AgieCharmilles Form 30 Ram (sinker) electrical discharge machine
Maximum Workpiece size 39” X 27” X 12”
Maximum Workpiece Weight 2,000 lbs.
Maximum Tank Size 47” X 31” x 20”
Geometrically similar to hobbing, copper and graphite electrodes are “sunk” into soft or hardened conductive materials such as punches, cavities, and bearing races. Unlike the wire EDM process, machining does not have to go completely through the work piece, and unlike conventional milling, little force is exerted on the parts or electrodes. This allows for extremely delicate shapes, holes, and finishes, on parts before, or after, heat treatment.
Today’s technology offers a wide variety of electrode materials containing graphite, tungsten, copper and silver, in the various combinations necessary for optimum “burn” conditions, in various conductive materials. Most of these conditions are pre-defined by the technology in the machine itself.
The basic process in a CNC sinker is to make the job specific electrodes (cut from customers .sat solid file format) slightly smaller. This allows a higher power burn process in the initial plunge into the work piece, leaving a rather coarse surface finish and an unfinished part. At that point, the machine powers down slightly and begins one of several predefined orbits of the electrode, thereby improving the finish, and bringing the part closer to size. This process is usually repeated many times, with the same electrode. Each time at a lower power setting and an orbit of greater amplitude, bringing us closer to the final tolerance and finish. At this point, a “finishing electrode” (usually identical to the first, but still sharp) is typically used to bring the part to final size. This process may be repeated several times as necessary for some of the more exotic powder metals or carbides. Although it seems tedious, machining these super-hard materials before the electrical discharge machining process was developed, was limited to what we could do with a diamond grinding wheel.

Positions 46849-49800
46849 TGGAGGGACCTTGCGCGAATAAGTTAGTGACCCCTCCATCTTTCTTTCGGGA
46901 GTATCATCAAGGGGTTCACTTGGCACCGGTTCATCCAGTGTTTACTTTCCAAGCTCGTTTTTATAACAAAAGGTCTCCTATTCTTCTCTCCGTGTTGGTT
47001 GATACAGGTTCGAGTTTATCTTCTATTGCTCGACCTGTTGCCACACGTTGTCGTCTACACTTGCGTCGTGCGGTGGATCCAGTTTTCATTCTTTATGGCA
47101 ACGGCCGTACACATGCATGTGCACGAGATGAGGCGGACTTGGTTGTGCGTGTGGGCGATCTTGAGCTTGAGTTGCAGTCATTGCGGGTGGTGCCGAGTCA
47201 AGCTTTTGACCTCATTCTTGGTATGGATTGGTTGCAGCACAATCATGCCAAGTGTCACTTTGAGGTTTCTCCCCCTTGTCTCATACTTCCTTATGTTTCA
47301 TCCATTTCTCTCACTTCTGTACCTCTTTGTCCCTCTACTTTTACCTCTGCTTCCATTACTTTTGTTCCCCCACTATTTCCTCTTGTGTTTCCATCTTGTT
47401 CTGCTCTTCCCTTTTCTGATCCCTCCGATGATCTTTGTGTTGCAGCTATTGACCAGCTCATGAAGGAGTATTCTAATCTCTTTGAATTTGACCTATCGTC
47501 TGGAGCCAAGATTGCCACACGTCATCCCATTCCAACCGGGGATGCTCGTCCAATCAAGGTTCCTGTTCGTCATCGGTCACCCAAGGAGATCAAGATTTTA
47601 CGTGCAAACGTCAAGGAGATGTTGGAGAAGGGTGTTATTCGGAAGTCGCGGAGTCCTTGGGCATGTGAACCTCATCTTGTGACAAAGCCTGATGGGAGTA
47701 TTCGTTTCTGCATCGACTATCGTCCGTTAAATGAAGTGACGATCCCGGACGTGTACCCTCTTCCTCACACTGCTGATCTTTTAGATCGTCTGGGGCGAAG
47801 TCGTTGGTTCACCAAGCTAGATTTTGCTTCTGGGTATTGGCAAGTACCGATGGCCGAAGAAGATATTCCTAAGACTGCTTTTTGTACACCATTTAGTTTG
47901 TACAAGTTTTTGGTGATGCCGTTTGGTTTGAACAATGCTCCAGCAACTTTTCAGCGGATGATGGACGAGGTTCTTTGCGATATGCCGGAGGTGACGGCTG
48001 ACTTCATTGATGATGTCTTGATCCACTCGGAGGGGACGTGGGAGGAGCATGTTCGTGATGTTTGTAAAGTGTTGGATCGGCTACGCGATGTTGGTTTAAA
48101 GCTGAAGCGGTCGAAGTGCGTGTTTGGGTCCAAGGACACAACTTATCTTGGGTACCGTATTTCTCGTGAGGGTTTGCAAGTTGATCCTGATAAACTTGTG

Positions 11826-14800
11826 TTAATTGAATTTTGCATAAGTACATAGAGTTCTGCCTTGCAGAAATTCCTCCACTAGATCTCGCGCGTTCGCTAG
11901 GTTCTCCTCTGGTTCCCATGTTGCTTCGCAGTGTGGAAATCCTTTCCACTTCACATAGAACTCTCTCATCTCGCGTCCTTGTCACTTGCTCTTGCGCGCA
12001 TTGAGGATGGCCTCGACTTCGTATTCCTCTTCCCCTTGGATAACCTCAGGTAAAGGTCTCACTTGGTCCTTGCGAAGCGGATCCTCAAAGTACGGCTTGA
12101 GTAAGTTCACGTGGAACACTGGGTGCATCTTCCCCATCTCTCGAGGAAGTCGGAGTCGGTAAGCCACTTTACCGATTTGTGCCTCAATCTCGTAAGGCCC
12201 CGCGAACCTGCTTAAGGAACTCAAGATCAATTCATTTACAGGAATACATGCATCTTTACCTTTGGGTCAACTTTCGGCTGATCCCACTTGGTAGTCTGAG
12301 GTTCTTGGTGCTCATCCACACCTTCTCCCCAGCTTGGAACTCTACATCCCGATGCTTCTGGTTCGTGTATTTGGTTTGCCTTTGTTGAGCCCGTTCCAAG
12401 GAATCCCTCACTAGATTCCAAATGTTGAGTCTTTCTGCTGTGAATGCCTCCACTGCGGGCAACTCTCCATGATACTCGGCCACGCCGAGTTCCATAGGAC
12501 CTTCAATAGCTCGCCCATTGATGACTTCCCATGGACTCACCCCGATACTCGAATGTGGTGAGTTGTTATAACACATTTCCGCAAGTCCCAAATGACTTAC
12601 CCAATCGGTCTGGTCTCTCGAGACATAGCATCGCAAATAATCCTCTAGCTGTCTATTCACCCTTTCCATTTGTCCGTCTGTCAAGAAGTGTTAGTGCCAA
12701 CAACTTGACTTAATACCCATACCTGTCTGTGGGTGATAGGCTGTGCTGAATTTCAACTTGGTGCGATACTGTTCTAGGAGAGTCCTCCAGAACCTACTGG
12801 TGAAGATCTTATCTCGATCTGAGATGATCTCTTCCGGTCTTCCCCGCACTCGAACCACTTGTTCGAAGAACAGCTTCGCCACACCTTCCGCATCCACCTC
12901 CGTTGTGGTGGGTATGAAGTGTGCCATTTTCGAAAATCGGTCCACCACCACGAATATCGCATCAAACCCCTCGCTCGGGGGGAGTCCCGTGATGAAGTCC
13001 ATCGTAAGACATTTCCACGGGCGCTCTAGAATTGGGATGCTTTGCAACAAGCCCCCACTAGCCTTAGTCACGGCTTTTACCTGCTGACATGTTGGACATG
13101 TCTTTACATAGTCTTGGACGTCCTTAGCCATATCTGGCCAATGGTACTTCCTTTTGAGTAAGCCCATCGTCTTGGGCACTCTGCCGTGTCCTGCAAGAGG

Unlike the de-ionized water medium used in wire EDM, sinker EDM uses an oil based die-electric fluid (basically a highly refined form of kerosene with rust inhibitors, etc.) Very large filters constantly remove particles from the 10,000 degree centigrade sparks that are discharging, at rates up to a half million sparks per second, but the work tank itself is not a very clean environment. This is not conducive to submerging whole mechanical assembly’s in the work tank or many of our high precision indexing systems I would like to use. Typically parts are washed after the sinker EDM process
Conventional ram EDM
Non CNC ram EDM has its place for applications, such as burning start holes in hardened material to allow threading of the wire for the EDM process, and for more simple work, such as burning out broken taps or burning logos in mold cavities. One of our machines is dedicated to start holes for wire work, where hollow brass electrodes, of various sizes, rotate with water flushing up to 1,000 psi down their center, rapidly penetrating hardened tool steels. These machines are typically referred to as “hole poppers” in the industry.